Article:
Anna & Elizabeth: The Invisible Comes to Us

The Invisible Comes to Us is the third album by Anna & Elizabeth who have been championed by this blog for a long time. The two have a special love for Appalachian mountain music and Elizabeth LaPrelle is the finest living traditional ballad singer bar none. It has been three years since their last album and this new release takes their exploration of old songs into groundbreaking new territory.

With their feet still firmly in this world the partnership moves forward to embrace some pioneering experimental arrangements. Multi-instrumentalist Anna Roberts-Gevalt recently immersed herself in the Brooklyn avant-garde community and this is co-produced by her and Benjamin Lazar Davis. As a result many of the songs are presented with hints of woodwind, brass, synths and new technologies that subtly complement but never overwhelm the stories being told.

In the sleeve notes the duo writes: “These are songs we first heard in small archives in our home states, Vermont and Virginia. Recordings made in living rooms and kitchens, of songs learned in childhood. The characters, and the landscapes they occupied, grew rich in our minds. This record grew out of the desire to show you the world we saw in these songs.”

Among many standout tracks are ‘Black Eyed Susan’ and the old Vermont hymn ‘Mother in the Graveyard’ which find the pair on relatively familiar ground. The superb ‘By the Shore’ with its jazzy opening backdrop and Anna’s overlapping vocals even has echoes of Brecht and Weil not to mention Laurie Anderson. It was experimental enough to disturb my cat who normally takes no notice of the many sounds that waft around our home.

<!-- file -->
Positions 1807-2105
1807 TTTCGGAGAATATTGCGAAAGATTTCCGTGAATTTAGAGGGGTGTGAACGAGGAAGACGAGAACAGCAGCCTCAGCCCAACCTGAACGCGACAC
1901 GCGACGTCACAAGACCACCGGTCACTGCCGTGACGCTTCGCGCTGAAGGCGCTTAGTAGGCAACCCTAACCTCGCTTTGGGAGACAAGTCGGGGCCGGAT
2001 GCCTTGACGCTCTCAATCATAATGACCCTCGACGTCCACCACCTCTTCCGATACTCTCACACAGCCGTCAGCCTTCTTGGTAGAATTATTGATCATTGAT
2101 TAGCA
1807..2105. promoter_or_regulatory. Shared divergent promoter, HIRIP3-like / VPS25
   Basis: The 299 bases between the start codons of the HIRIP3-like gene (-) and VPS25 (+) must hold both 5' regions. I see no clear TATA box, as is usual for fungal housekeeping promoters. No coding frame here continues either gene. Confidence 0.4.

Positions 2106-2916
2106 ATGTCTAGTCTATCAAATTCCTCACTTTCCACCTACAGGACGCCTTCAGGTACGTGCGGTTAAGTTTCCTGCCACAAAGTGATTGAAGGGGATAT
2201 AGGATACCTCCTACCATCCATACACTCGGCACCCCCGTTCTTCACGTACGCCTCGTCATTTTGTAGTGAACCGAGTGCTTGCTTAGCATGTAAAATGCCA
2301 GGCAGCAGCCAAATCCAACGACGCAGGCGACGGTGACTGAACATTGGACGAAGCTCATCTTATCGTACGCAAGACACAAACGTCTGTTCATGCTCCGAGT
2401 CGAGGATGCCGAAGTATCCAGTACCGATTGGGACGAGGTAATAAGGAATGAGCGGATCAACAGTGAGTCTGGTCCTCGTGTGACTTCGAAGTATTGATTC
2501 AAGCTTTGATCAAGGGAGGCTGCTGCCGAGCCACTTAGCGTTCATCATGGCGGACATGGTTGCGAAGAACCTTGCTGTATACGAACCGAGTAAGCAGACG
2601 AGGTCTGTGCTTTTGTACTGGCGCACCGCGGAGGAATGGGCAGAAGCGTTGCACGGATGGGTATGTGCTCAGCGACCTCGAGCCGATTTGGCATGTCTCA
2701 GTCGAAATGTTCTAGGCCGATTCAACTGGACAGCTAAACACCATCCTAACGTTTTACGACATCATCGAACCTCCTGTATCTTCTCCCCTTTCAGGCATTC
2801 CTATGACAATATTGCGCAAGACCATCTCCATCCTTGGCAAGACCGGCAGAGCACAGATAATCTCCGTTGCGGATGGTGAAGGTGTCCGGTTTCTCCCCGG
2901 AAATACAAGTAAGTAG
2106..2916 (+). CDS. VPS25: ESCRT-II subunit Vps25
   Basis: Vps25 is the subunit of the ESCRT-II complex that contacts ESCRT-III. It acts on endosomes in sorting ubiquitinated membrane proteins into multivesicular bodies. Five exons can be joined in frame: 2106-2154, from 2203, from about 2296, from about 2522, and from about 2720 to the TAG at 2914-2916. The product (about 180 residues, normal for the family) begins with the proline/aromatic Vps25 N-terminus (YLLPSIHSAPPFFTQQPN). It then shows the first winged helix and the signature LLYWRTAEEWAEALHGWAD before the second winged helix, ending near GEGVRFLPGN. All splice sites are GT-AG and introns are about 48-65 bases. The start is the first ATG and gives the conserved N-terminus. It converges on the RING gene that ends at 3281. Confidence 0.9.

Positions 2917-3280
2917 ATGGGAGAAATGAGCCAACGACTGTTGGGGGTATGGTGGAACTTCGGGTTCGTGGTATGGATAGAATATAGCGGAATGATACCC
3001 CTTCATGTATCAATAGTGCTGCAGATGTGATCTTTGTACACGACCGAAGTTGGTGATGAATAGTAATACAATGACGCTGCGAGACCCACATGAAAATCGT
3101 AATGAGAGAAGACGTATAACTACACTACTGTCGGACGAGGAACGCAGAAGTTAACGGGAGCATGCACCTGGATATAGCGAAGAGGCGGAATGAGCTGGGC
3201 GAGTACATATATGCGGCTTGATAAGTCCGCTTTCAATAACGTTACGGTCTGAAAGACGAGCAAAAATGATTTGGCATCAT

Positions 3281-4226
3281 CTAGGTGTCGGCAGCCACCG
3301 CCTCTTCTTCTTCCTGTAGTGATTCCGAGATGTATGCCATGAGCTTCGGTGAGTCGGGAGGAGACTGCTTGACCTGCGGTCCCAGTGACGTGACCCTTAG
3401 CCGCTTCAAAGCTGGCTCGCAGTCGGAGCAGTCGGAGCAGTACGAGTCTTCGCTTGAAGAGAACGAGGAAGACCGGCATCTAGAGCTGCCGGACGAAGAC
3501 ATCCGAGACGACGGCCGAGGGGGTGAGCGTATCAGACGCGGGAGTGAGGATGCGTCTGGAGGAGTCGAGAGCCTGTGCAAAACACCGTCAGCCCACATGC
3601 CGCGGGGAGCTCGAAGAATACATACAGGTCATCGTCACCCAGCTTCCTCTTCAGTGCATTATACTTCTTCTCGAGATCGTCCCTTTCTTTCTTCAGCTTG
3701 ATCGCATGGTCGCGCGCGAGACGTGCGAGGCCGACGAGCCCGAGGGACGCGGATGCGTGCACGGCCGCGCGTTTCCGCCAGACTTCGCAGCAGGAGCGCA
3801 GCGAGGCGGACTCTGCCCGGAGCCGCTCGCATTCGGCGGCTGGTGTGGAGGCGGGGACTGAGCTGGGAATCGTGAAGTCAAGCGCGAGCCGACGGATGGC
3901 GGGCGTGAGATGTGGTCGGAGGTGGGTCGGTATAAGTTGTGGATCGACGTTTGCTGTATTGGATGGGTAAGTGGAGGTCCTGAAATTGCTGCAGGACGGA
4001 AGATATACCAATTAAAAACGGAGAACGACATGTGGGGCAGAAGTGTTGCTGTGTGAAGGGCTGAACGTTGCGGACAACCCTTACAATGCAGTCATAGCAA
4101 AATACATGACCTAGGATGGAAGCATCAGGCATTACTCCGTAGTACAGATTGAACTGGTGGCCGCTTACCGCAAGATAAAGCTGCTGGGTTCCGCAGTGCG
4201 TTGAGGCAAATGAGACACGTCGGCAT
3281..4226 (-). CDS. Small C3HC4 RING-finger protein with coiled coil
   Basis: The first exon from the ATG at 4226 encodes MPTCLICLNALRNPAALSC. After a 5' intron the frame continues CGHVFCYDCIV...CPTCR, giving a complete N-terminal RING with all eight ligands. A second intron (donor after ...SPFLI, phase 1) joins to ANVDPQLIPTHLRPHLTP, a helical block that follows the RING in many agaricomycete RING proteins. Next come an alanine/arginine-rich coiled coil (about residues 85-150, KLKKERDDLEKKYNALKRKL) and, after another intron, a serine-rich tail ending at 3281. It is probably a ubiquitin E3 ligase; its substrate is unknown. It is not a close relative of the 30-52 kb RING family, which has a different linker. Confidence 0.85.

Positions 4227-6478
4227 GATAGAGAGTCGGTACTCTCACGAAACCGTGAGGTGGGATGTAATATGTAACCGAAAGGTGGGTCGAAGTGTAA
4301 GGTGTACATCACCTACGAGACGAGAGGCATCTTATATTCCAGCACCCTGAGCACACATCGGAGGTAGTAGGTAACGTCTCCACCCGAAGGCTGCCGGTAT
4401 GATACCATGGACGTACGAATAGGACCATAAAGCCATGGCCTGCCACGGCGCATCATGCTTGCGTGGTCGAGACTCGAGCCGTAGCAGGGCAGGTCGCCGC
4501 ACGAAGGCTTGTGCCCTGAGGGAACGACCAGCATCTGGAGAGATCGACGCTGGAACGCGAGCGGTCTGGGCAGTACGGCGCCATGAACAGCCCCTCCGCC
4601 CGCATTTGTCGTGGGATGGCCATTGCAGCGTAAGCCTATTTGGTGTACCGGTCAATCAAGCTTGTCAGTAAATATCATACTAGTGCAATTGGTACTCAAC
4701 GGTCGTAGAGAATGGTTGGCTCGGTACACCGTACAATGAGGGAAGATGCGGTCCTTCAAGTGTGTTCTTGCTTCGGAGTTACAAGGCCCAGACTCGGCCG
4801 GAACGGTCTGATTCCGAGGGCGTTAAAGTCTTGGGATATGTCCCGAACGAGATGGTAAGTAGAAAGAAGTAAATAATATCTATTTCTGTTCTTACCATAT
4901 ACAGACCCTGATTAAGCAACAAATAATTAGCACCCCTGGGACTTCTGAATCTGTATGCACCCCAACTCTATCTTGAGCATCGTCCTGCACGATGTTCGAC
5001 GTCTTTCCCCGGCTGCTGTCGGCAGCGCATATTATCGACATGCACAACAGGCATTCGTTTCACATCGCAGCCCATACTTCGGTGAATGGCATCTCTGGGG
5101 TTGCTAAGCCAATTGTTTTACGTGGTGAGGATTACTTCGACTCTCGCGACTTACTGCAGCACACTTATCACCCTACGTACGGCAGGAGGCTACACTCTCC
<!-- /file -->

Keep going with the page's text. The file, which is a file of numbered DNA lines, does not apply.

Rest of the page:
Anna & Elizabeth have done a wonderful job of reimagining these songs for a modern audience and most of all they have made a sublimely enjoyable album. Folk song contains universal truths and though the times may change the same concerns continually engage us. This is strikingly brought home in the words of the song ‘Jeano and Jeanette’ that opens the album and also closes it with a crackly fragment of a recording from Margaret Shipman whose voice speaks to us from the past:

“If I were Queen of France or still better Pope of Rome / I’d have no fighting men abroad nor weeping maids at home / All the world should be at peace and the right should be the might / I’d have all that made the quarrelling the only ones to fight.”

Anna & Elizabeth are currently touring the East Coast of the USA and their final date is in New York City on 23rd April with guests Jim White, Susan Alcorn and Benjamin Lazar Davis. Then in May they tour the UK and Ireland ending with dates in Sheffield (15th) and London (16th).

The Invisible Comes to Us is released on 30th March by Smithsonian Folkways.

www.annaandelizabeth.com

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